Indiana’s biggest private companies majored in the basics in 2009

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Privately held Indiana companies offering vital products and services fared better in 2009 than companies that relied on
consumers’ spending discretionary income.

Twenty-nine of the top 50 private companies saw revenue rise, and most of the winners dealt in such basics as health care.

The largest private company in the state, Evansville-based Berry Plastics Corp., stayed on top because it continued selling
plastic bottles and other things made of the ordinary material. Its 2009 revenue hit $4.1 billion, up from $3.6 billion in

“We’re thankful that we make products that people use every day,” said Jim Kratochvil, chief financial
officer for Berry, which employs 2,126 throughout Indiana, including 1,773 at the Evansville plant. He added that Berry responded
to the weak economy—and price increases in oil and natural gas—with some belt tightening, including cutbacks in
overhead costs like travel, BlackBerry and cell phone usage, and some labor reductions.

“We continue to make acquisitions in the face of a tough economy,” said Kratochvil, noting that Berry has added
about 30 companies since 1990, and hasn’t had a year of declining revenue or earnings in that stretch. “We’ve
managed through a difficult economic cycle.”

Other companies near the top of the list clung to businesses and consumers seeking basics.

One America One America (IBJ File Photo)

Indianapolis-based OneAmerica Cos. saw revenue rise to $1.2 billion from $1.1 billion in 2008, as consumers and financial
representatives turned to secure investments like life insurance and fixed annuities for retirement, as well as long-term-care

“By nearly every measure, we’ve performed better in 2009 than in any time in our 132-year history,” said
Dayton H. Molendorp, OneAmerica’s president and CEO. “We had the right product at the right time.”

Health care proved to be a safe haven last year, too.

Joint and hip replacement needs of an aging population put Biomet Inc., No. 2 on the list, in an enviable financial position.
The Warsaw-based maker of orthopedic implants posted 2009 revenue of $2.5 billion, up from $2.4 billion the previous year.

“So many of the patients who are candidates for our products are insured through Medicare,” Biomet spokesman
Bill Kolter said in an e-mail. For example, 55 percent to 60 percent of total joint replacements are for Medicare patients.

That, combined with patients ages 55 to 64, who are more likely to have private insurance coverage than younger people, helps
explain why Biomet’s revenue was stable despite a shaky economy.

“The demographics and prevalence of bone and joint disorders continue to drive overall positive growth for our products,
even in difficult economic times,” Kolter said.

Cook Group Inc. in Bloomington, which makes stents, catheters and other medical devices, also was somewhat insulated from
the recession, with revenue of $1.6 million ticking up from the $1.5 million in 2008.

Cook weathered the storm because people still needed surgery, said David J. McCarty, global director of public relations
for Cook Medical.

“If you need a procedure that involves a Cook medical device, you’re a sick person and your doctor is saying,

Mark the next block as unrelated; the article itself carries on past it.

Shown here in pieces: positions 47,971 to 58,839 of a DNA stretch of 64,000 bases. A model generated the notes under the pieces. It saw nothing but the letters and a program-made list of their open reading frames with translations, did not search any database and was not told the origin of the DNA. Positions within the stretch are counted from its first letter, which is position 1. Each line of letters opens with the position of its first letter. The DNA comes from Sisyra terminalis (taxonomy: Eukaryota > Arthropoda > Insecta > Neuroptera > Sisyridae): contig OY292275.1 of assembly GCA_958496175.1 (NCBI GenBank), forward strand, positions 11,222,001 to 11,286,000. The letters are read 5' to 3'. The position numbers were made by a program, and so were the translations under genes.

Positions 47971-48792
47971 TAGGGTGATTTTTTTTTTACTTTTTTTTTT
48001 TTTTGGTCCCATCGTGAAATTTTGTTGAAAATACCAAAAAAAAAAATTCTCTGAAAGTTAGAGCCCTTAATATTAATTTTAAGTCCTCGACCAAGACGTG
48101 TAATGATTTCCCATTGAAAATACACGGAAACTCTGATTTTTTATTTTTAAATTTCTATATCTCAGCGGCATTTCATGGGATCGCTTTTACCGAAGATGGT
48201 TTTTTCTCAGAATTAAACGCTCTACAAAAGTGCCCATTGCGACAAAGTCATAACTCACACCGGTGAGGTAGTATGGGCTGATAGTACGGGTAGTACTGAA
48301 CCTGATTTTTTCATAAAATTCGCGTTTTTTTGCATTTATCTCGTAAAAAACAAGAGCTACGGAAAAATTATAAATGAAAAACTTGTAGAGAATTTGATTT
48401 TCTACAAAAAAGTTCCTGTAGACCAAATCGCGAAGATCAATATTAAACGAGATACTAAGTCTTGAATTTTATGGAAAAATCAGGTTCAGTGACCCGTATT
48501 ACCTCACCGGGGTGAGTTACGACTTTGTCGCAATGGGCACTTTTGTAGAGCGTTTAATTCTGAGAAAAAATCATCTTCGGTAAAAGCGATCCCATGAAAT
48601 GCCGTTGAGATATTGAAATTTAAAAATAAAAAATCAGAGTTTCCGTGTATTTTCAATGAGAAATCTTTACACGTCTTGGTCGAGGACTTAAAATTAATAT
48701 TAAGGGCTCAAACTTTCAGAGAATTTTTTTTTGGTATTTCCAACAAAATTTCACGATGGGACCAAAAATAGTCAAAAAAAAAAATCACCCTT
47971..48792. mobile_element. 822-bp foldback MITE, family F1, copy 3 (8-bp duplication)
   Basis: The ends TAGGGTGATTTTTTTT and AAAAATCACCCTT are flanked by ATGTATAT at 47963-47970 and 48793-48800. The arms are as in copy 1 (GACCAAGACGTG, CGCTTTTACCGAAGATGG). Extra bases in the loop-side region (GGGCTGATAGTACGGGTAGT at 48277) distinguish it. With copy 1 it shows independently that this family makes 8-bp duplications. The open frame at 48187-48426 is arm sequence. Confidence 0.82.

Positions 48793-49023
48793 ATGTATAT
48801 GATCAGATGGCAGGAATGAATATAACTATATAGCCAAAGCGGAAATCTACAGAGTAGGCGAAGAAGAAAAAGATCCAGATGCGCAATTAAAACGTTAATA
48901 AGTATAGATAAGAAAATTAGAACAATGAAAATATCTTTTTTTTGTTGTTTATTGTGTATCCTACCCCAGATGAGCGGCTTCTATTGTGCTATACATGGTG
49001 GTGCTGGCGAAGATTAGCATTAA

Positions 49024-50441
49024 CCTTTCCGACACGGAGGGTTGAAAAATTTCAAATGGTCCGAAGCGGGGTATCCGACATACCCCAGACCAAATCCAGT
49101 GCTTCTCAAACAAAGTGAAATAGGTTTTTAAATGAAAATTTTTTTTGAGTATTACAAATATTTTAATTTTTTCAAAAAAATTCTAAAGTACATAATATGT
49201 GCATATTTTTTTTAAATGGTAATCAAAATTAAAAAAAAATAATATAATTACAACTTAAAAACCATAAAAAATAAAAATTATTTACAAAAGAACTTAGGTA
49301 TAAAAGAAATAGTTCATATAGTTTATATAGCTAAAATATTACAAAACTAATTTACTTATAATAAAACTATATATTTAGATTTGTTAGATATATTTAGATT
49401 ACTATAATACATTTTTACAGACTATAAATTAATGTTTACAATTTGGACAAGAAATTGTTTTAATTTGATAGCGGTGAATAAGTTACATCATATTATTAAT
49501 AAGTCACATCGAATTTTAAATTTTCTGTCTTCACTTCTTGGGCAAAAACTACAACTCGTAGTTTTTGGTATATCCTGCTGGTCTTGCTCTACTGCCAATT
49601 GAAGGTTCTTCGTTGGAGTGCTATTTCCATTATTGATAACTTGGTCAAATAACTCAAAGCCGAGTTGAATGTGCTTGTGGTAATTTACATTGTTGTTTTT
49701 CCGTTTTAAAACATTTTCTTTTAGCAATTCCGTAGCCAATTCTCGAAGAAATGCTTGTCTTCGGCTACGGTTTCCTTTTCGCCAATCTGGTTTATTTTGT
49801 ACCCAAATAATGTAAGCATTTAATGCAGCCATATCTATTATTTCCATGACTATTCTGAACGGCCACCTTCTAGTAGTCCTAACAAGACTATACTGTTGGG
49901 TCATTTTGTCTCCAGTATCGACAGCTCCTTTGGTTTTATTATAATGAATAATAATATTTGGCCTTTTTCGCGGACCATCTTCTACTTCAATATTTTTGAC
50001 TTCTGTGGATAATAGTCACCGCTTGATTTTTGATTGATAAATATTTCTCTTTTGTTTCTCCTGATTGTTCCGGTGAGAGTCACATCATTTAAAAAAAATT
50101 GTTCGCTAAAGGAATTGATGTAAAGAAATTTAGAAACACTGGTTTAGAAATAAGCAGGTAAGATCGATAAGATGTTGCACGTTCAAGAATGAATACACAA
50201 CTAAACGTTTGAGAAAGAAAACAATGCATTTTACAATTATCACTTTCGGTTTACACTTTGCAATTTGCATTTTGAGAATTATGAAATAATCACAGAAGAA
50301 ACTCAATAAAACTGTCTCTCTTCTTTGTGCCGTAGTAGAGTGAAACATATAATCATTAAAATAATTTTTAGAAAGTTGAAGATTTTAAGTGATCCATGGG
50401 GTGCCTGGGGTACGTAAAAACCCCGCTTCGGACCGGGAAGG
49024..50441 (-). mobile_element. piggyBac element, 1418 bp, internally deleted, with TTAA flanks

‘You need to have this done,’” McCarty said. “It’s not really an elective situation like it
might be with a new car or a new house.”

Indiana 100Cook also benefited from expanding its Asia-Pacific market.

Hardware and lumber are the bread and butter of Fort Wayne-based Do It Best Corp., which saw 2009 revenue slip to $2.5 billion
from $2.7 billion in 2008. While many consumers are still undertaking home improvement and repair projects, uncertainty about
the economy may be giving others pause.

Bob Taylor, president and CEO of the retailer, points to continuing high unemployment as one reason for his company’s
revenue decline.

“Individuals who currently have a job are feeling a bit more secure in their employment and are beginning to spend,”
he said in an e-mail, adding that in 2010 the company “is beginning to move in a more positive direction,” despite
rising costs of lumber.

The petroleum business was a mixed bag. Indianapolis-based CountryMark Cooperative Inc. revenue plummeted to $863 million
from $1.3 billion along with the quantity and prices of the diesel fuel it sold farmers and other customers.

Another farm co-operative, Avon-based Co-Alliance LLP, ratcheted revenue up to $920 million from $740 million—mainly
because it sold seed and livestock feed at higher prices. Co-Alliance also supplies fuel to IndyGo, the public transportation
system in Indianapolis.

Another big petro seller, Swifty Oil Co. Inc. in Seymour, saw revenue decline to $555 million from $764 million as gas prices
fell at its convenience stores.

Pity companies that rely on buyers who take action only when they feellike it.

Jayco Corp., a camper and trailer maker in the northern Indiana city of Middlebury, took a shellacking as the recession and
high fuel prices in 2008 prompted consumers to think twice before splurging on the fuel-guzzling vehicles. And Jayco wasn’t
hit only by reluctant consumers. Businesses cut back on unnecessary purchases, too.

Revenue last year fell to $420 million from $680 million in 2008.

One of the largest companies on the list, Federal Home Loan Bank of Indianapolis, was clobbered by the wipeout in the mortgage-based
securities market. Revenue at No. 8 Federal Home Loan Bank went into free fall, to $1.1 billion from $2.1 billion in 2008.•

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